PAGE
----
8 found
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Allan F. Randall [8]Allan Frederick Randall [1]
  1. A Critique of the Kantian View of Geometry.Allan F. Randall - unknown
    A survey of Kant's views on space, time, geometry and the synthetic nature of mathematics. I concentrate mostly on geometry, but comment briefly on the syntheticity of logic and arithmetic as well. I believe the view of many that Kant's system denied the possibility of non-Euclidean geometries is clearly mistaken, as Kant himself used a non-Euclidean geometry (spherical geometry, used in his day for navigational purposes) in order to explain his idea, which amounts to an anticipation of the later discovery (...)
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  2. Computational Platonism.Allan F. Randall - unknown
    Plato's theory of forms is developed and compared to the modern theory of recursion. I show how Plato's theory, as it applies to mathematical objects, is essentially a primitve version of modern recursion theory, which has all the essential elements of the ancient theory. However, Plato himself thought there was more than mathematics to his forms. He believed that form had a noncomposite, unanalyzable component. So, while recursion theory provides an adequate formalization of Plato's theory, it cannot be considered identical (...)
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  3. Truth, Coherence and Correspondence in the Metaphysics of F.H. Bradley.Allan F. Randall - unknown
    An overview of Bradley's metaphysics and epistemology, which had much of the basic structure of quantum mechanics, but was all but ignored in the years following the formal quantum theories discovered by Heisenberg and Schrödinger. Bradley's version of absolute idealism was infected with the mentalism that was generally associated with idealism in the late nineteenth century. I develop his ideas from a standpoint somewhat more friendly to modern formal methods, although this is not much of a stretch, as Bradley had (...)
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  4. Logic, Idealism and Materialism in Early and Late Wittgenstein.Allan F. Randall - unknown
    Wittgenstein's philosophies, from both the Tractatus and the Philosophical Investigations, are explained and developed. Wittgenstein uses a primitive version of recursion theory to develop his attempt at a purely logical metaphysics in the Tractatus. However, due to his implicit materialist assumptions, he could not make the system completely logical, and built in a mystical division of possible worlds into the true and the false. This incoherence eventually lead him to reject logic as a method for doing metaphysics, and indeed to (...)
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  5. Quantum Phenomenology.Allan F. Randall - unknown
    Starting with the Descartes' cogito, "I think, therefore I am"--and taking an uncompromisingly rational, rigorously phenomenological approach--I attempt to derive the basic principles of recursion theory (the backbone of all mathematics and logic), and from that the principles of feedback control theory (the backbone of all biology), leading to the basic ideas of quantum mechanics (the backbone of all physics). What is derived is not the full quantum theory, but a basic framework--derived from a priori principles along with common everyday (...)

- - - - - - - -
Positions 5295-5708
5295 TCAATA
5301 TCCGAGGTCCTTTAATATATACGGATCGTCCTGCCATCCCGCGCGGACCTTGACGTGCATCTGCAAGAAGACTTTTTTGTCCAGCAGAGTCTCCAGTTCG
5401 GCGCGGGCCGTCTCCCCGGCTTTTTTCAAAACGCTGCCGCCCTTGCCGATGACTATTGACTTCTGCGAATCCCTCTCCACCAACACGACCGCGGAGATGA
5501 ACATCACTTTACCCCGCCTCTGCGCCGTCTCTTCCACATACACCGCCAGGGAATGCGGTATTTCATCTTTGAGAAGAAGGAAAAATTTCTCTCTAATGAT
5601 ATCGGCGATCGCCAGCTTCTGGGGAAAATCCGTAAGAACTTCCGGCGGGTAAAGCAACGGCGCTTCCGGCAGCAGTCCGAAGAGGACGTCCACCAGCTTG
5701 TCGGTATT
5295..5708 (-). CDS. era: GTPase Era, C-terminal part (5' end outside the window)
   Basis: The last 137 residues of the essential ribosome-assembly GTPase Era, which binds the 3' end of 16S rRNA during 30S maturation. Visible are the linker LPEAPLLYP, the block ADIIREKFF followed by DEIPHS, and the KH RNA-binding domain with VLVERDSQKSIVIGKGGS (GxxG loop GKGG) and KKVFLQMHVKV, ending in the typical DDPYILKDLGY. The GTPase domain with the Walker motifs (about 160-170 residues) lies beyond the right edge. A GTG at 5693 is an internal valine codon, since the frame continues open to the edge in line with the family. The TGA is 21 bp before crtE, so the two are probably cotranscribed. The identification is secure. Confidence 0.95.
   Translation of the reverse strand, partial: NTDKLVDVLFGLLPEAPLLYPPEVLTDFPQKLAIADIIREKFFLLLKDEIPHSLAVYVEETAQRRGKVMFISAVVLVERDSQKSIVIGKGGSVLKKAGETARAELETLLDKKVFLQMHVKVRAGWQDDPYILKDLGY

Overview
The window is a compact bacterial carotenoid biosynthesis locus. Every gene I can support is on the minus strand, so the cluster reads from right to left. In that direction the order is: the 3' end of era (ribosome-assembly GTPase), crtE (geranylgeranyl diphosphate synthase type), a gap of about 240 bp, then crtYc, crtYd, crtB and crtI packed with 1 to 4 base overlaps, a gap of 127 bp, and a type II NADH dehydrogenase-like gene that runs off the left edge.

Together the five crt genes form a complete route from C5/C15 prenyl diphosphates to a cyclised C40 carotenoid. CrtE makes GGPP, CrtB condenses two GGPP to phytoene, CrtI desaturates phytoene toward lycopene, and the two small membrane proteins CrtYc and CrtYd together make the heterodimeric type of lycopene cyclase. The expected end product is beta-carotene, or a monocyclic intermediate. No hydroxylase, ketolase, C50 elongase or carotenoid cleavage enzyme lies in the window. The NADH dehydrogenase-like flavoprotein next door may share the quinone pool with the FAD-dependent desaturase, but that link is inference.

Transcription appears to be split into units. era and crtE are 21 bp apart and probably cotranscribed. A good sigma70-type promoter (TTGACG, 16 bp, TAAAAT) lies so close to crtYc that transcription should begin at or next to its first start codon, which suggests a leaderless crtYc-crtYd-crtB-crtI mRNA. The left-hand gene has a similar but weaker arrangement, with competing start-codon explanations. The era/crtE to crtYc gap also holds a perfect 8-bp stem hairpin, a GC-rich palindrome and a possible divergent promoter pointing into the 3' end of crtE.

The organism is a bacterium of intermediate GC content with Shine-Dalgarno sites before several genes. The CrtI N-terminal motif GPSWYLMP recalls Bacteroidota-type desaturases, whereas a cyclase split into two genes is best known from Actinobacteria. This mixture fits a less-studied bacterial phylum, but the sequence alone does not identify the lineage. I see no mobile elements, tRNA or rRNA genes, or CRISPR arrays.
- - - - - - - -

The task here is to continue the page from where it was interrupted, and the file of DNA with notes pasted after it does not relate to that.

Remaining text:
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  6. Quantum Superposition, Necessity and the Identity of Indiscernibles.Allan F. Randall - unknown
    Those who interpret quantum mechanics literally are forced to follow some variant of Everett's relative state formulation (or "many worlds" interpretation). It is generally assumed that this is a rather bizarre result that many physicists (especially cosmologists) have been forced into because of the evidence. I look at the history of philosophy, however, reveals that rationalism has always flirted with this very idea, from Parmenides to Leibniz to modern times. I will survey some of the philosophical history, and show how (...)
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  7. Computational Metaphysics: An Overview.Allan F. Randall - unknown
    While the essays on this web site, taken together, explain most of the essentials of my metaphysical system, some material is not covered, and the different essays take quite different approaches. The essays were mostly written for undergraduate and graduate courses in philosophy at the University of Toronto and York University. Thus, each essay is slanted to the issues that were addressed in whatever course it was written for. However, I hope soon to pull all this material together into a (...)
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  8. Modality in Computational Metaphysics.Allan F. Randall - unknown
    The many worlds anthropic principle is explored here from the a priori perspective of rationalist metaphysics, within the framework of modal logic. It is shown how the apparent contradictions of quantum superposition can be thought of in terms of different levels of world models. The framework of modal logic is used, but given the rationalist assumption that all possible worlds exist. There is thus no absolute distinction between possibility and necessity. To take the point of view of a conscious being (...)
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